It is not uncommon these days for followers of Jesus to get caught up in the battle over whether we should be wishing people “Merry Christmas” or “Happy Holidays.” Of course, as followers of Jesus, we do well to remember that Christ is the reason for the season. However, since we do live in a pluralistic culture, I think that more generic holiday greetings also have their place; and in fact, are far to be preferred over giving no greetings at all. What’s more, since “holiday” derives from an Old English word meaning “holy day,” I wonder if we actually miss something when we allow “holiday greetings” to slip from our Christian vocabulary.
Today’s New Testament lesson (1 Peter 1:13-25) issues a passionate a call to holiness:
Therefore, with minds that are alert and fully sober, set your hope on the grace to be brought to you when Jesus Christ is revealed at his coming. As obedient children, do not conform to the evil desires you had when you lived in ignorance. But just as he who called you is holy, so be holy in all you do; for it is written: “Be holy, because I am holy.” (1 Peter 1:13-16)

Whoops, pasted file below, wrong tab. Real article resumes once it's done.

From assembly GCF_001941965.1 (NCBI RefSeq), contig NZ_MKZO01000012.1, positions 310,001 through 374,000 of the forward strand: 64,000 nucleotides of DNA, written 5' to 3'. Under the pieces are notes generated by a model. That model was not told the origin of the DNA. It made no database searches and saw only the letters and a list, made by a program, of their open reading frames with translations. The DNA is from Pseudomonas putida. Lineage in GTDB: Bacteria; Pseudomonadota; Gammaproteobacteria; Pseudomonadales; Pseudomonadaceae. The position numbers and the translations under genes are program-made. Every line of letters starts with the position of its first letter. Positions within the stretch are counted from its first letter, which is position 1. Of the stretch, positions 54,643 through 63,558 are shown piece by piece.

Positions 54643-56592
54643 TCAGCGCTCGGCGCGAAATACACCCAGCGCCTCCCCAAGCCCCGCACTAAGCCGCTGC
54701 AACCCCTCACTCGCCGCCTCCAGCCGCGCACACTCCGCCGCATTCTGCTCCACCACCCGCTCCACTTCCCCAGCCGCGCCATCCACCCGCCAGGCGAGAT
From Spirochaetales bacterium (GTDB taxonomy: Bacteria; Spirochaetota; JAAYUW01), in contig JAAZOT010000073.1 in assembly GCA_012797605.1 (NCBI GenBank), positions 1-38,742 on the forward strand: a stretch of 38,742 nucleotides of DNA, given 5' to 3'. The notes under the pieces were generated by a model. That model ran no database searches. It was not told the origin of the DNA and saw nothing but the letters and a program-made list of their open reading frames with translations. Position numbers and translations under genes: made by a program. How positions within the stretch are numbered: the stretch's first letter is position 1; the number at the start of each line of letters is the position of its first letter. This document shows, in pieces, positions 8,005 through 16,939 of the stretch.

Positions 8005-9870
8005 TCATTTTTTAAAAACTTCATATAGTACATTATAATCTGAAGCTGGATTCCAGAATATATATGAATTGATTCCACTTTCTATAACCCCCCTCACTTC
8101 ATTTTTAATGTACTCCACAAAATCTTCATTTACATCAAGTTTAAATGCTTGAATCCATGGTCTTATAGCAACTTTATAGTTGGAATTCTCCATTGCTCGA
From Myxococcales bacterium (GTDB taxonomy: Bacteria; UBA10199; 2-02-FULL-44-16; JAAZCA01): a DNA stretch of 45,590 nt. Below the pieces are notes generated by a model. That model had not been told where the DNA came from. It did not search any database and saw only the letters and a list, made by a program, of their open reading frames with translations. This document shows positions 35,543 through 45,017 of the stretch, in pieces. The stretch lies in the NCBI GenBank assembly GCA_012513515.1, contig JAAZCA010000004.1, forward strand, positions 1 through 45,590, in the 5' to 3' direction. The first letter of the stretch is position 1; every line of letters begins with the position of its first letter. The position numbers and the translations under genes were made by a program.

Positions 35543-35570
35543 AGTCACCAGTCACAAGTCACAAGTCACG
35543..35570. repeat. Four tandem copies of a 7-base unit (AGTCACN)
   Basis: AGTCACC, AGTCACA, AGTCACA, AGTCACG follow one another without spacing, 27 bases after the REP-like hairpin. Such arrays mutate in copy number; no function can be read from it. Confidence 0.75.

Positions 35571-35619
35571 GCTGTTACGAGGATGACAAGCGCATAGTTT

What would it look like, I wonder, for us to make our “Christmas holidays” a season of “Christ-centered holy-days”?
If these verses are to be taken seriously, a goal like that might require a bit more attention than we’re accustomed to investing. As Peter points out, after all, we live in a world in which it’s perilously easy to “conform to the evil desires we had when we lived in ignorance.” And as a result, holiness requires that we be “alert and fully sober,” so that we can set our hope on the grace that transforms us. What’s more, holiness invites us to consider not only what we need to be “set apart from” — like lust, and materialism, and a divisive spirit — but also what we need to be “set apart for” — like serving the least of these, and being messengers of reconciliation, and extending to others the grace on which we, too, rely.
“O worship the Lord in the beauty of holiness,” the Bible says. (Psalm 96:9)
Maybe we Christ-followers need some “Happy Holidays” after all.